Posts Tagged ‘Saddle Creek Records’

The rise of Big Thief has been a charmingly old-fashioned one, built on hard work, word of mouth and wonderful music. The band have become one of the alternative-scenes most loved acts, and done it entirely on their own terms. Continuing that theme of doing things your own way, the band’s vocalist Adrianne Lenker has this week announced, not a new Big Thief record, instead a return to her solo career. Adrianne is set to release “Abysskiss”, the follow-up to 2014’s, Hours Were The Birds, in October and has shared the first taste of it, Cradle.

While much of Adrianne’s work has dealt with her youth, her past if you will, for Abysskiss, she has set out to document the here and now. Much of this record was written on the road and in studios as Adrianne lived the musicians life. It serves as an intimate and immediate documentation of where both her songwriting and life currently stand, in her own words, an attempt to, “archive the songs in their original forms”.Listening to Cradle, you feel like you’re almost listening to a demo, a song still having the life breathed into it as it’s performed; it’s not lo-fi per se, in fact it sounds lush and perfectly unadorned, allowing her unmistakable vocal and gentle backing plenty of room to breath. Lyrically, it seems to dance with half-finished images; there’s an underlying feeling of discontent, yet it seems to be more with an inability to accept the potential for happiness than any underlying sadness. As a snapshot of a songwriter at the peak of their powers, Cradle suggests Adrianne Lenker remains one of music’s most vital voices.

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Releases October 5th, 2018
Performed and written by Adrianne Lenker “Abysskiss” via Saddle Creek Records. 

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Sara Beth Tomberlin’s debut album, At Weddings, is an ode to the uncertainty and overall dishevelment of your late teens and early twenties: bogged down by self-doubt, seeking validation from others, rebelling against unsolicited religious beliefs that were pressed upon you as a child (the 23-year-old singer/songwriter was born to strict Baptist parents) and longing for someone even though you know they’re a bad influence.

Much of the record details her shift from a home-schooled daughter of a Baptist pastor, into a young woman striving to find her place in the world and questioning, perhaps rejecting, the faith that shaped her upbringing. At Weddings is released today on Saddle Creek Records, and this week Tomberlin has shared the latest track from it Any Other Way.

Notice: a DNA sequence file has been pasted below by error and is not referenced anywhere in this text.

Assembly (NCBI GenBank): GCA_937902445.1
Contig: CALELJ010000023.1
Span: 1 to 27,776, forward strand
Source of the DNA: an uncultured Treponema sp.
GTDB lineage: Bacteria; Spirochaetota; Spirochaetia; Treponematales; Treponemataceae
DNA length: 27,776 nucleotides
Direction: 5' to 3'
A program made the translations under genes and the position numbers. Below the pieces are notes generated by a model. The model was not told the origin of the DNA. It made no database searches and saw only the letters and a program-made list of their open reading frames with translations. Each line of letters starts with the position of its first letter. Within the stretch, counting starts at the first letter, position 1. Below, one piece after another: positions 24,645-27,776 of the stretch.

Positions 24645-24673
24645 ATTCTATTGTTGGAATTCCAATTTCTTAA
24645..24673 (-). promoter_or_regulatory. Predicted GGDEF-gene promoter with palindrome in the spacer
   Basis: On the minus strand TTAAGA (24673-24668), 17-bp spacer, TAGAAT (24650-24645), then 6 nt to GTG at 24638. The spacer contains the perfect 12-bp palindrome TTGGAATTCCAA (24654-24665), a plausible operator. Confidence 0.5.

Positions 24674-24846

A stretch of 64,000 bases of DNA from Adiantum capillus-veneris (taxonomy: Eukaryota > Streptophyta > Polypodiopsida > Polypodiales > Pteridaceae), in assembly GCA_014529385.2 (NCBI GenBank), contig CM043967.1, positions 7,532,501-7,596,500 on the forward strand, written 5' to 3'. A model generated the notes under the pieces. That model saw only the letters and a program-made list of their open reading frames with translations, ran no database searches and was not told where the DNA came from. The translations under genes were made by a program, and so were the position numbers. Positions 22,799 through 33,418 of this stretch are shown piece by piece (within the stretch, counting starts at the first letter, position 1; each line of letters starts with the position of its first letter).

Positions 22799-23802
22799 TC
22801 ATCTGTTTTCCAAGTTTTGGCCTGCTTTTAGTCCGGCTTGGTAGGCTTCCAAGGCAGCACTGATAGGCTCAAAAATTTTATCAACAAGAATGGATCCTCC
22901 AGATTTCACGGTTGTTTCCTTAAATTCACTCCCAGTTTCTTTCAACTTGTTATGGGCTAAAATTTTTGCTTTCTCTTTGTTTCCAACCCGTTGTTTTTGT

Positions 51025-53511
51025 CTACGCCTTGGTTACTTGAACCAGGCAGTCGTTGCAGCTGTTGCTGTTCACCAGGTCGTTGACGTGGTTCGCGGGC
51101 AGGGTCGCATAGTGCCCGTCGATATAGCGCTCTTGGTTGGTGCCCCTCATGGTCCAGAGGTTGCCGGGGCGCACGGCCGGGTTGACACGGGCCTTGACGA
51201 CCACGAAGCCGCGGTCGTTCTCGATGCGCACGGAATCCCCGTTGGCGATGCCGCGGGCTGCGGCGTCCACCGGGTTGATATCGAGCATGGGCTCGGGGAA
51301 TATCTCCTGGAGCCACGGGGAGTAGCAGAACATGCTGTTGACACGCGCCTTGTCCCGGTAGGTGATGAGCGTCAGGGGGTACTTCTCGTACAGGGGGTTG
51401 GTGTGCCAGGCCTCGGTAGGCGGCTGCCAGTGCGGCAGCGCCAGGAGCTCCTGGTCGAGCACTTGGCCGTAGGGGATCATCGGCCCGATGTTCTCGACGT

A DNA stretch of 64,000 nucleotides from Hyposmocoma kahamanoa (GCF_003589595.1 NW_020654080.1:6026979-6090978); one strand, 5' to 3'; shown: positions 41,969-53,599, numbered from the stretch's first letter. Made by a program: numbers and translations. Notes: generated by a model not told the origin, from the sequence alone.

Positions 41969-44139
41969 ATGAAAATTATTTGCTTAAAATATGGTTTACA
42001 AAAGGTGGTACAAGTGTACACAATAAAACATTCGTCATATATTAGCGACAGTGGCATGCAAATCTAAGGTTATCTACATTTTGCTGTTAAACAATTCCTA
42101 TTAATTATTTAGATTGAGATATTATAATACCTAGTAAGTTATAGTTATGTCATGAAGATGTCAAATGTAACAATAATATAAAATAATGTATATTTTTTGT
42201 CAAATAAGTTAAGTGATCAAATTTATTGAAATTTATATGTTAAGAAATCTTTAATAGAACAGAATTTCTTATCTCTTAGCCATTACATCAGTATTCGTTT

Influenced more by hymns than any modern artist, there’s certainly a clarity and power to Tomberlin’s sound more often associated with religious music, as well as a lyrical intensity that comes with those songs of judgement and revelation. Sarah Beth describes the moment she found herself singing in church and realising she wasn’t sure she believed the words in front of her, “I felt nauseous and shaky reading these words I was singing and feeling their intensity. If I did believe this, how could I sing these words without being scared out of my mind? That’s what’s influenced how I write”. On, Any Other Way, Tomberlin offers a candid snapshot of that moment, and the emptiness that came with it, “feeling bad for saying oh my god, no I’m not kidding, gave me a sudden feeling that I didn’t have a place”.

Throughout, atop a backing of muted guitar strums and gentle piano runs, Sarah Beth is struggling for answers, now they’re no longer found in, “a book off the shelf”, and despite others reassuring her it’s a brave decision, you can hear the doubt and the temptation to run back to the world she knows. Tomberlin’s music feels vital, a lifeline to those going through difficult times and wondering if there’s a light at the end of the tunnel, “my number one goal with my music is for honesty and transparency that helps other people find ways to exist”, this certainly seems like a very impressive start towards achieving her goals.

Featuring only an acoustic guitar and various keyboards and effects, the record centers on Tomberlin’s Joni Mitchell-esque pipes, loud in their softness and tenderness and unsuspectedly moving you to your absolute core. The naked instrumentation mirrors the transparency of her lyrics and while the songs consist of just a few elements, her overflowing emotions make the tracks feel full and warm. At Weddings is filled with such a powerful, saintly aura that even the most ugly subject matters can spur flawless, beautiful results.

Tomberlin “Self-Help” from the album At Weddings

When her debut album At Weddings made a fleeting appearance on bandcamp late last year, we fell in love with Tomberlin‘s devastating “Self-Help“, an exquisite, achingly intimate inner devotional that was intensely moving and quietly powerful in a way that recalled Seven Swans-era Sufjan. At Weddings will see a proper release this week via Saddle Creek Records, and Tomberlin shares the gauzy Laura-Lynn Petrick-directed visuals for another beautiful, poignant gem from the record, “Any Other Way“.  At Weddings is out this Friday.